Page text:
The frame or body 12 further includes a pair of spacedapart, parallel, upwardly directed ways 28 on which a movable vise jaw 30 is slidable. The movable jaw 30 includes a depending tongue (not shown) engageable with vertical ways 32 contiguous to the horizontal ways 28. An underlying stabilizing plate (also not shown) is secured by means such as screws to the under side of the depending tongue, and engages undercut ways spaced below the ways 28 and downwardly facing to prevent the movable jaw 30 from moving up. Such mounting of the movable jaw is conventional, and therefore need not be shown in detail. A face plate 34 is secured in a seat 36 on the movable jaw by means such as bolts 38, again for the purpose of providing whatever type of work-engaging surface might be desirable.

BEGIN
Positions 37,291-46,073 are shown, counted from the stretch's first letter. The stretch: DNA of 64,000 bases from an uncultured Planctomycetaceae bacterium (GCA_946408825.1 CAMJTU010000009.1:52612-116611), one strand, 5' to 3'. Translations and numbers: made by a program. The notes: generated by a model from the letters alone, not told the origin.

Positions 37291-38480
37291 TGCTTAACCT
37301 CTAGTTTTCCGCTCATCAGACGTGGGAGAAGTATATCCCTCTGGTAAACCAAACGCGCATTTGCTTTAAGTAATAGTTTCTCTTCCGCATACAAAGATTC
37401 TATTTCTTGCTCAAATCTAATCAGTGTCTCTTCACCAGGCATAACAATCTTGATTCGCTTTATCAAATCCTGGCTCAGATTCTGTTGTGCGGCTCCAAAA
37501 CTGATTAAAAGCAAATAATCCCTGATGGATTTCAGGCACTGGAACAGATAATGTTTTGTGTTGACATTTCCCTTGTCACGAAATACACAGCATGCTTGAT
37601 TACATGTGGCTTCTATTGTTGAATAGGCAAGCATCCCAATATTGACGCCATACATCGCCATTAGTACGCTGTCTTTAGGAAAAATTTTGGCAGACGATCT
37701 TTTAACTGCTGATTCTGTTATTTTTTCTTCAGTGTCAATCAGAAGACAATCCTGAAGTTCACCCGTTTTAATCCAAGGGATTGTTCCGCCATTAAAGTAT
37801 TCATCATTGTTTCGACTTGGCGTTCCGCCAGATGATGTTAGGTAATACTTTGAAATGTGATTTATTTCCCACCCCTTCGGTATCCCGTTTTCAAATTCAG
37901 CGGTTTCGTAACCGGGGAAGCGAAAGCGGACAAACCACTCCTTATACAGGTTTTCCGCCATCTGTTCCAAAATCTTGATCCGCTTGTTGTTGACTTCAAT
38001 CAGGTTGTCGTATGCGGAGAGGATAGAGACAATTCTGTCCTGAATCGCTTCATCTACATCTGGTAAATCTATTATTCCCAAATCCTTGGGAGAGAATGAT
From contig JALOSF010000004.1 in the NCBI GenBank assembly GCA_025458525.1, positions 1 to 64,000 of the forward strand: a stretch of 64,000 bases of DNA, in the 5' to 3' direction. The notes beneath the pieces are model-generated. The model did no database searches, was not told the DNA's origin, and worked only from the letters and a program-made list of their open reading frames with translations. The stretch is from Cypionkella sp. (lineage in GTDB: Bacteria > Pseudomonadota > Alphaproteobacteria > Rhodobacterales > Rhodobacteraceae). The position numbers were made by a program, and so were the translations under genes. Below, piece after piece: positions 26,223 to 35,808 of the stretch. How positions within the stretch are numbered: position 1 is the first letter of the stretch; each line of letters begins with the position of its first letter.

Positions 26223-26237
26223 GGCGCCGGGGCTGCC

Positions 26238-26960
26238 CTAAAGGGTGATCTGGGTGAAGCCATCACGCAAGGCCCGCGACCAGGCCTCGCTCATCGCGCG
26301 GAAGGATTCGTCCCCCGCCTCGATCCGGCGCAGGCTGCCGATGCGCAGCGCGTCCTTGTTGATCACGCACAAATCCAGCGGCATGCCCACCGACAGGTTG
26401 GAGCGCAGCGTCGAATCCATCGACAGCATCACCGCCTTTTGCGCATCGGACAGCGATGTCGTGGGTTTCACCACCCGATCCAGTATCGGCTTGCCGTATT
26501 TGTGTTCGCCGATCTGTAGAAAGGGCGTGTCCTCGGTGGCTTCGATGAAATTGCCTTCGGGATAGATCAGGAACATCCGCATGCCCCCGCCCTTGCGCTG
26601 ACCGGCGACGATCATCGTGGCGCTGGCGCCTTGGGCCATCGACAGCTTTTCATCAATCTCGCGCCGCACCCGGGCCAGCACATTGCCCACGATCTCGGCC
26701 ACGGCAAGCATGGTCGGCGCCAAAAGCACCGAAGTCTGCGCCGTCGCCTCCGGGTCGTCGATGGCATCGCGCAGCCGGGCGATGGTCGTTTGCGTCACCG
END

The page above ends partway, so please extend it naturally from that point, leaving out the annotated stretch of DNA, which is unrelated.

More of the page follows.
At the end of the frame 12 opposite to the tail 20 there is an upstanding head 40 of downwardly opening, generally boxlike configuration. This head, as further will be seen with reference to FIGS. 3-7, is integral with the remainder of the frame, and includes a horizontal top wall 42 and downwardly extending, slightly diverging side walls 44 and 46. The head 40 also includes integral front and rear end walls 48 and 50, respectively, provided with axially aligned apertures 52 and 54, respectively, being of a common diameter and of such size as to accommodate the outside diameter of a threaded shaft or spindle 56. In the illustrative example, the screw thread is of the type having a flat crest and a flat root, the flanks also being substantially flat. In accordance with common prac tice, the outer or front end of the threaded shaft or spindle 56 is not threaded, and is provided with a cross pin 58 for turning of the shaft. The opposite end of the threaded shaft 56 is of approximately the same diameter as the thread root, and is secured in a recess 60 in the movable jaw 30 behind the face plate 34 by conventional means such as a split ring or C-washer 62 received in a circumferential groove.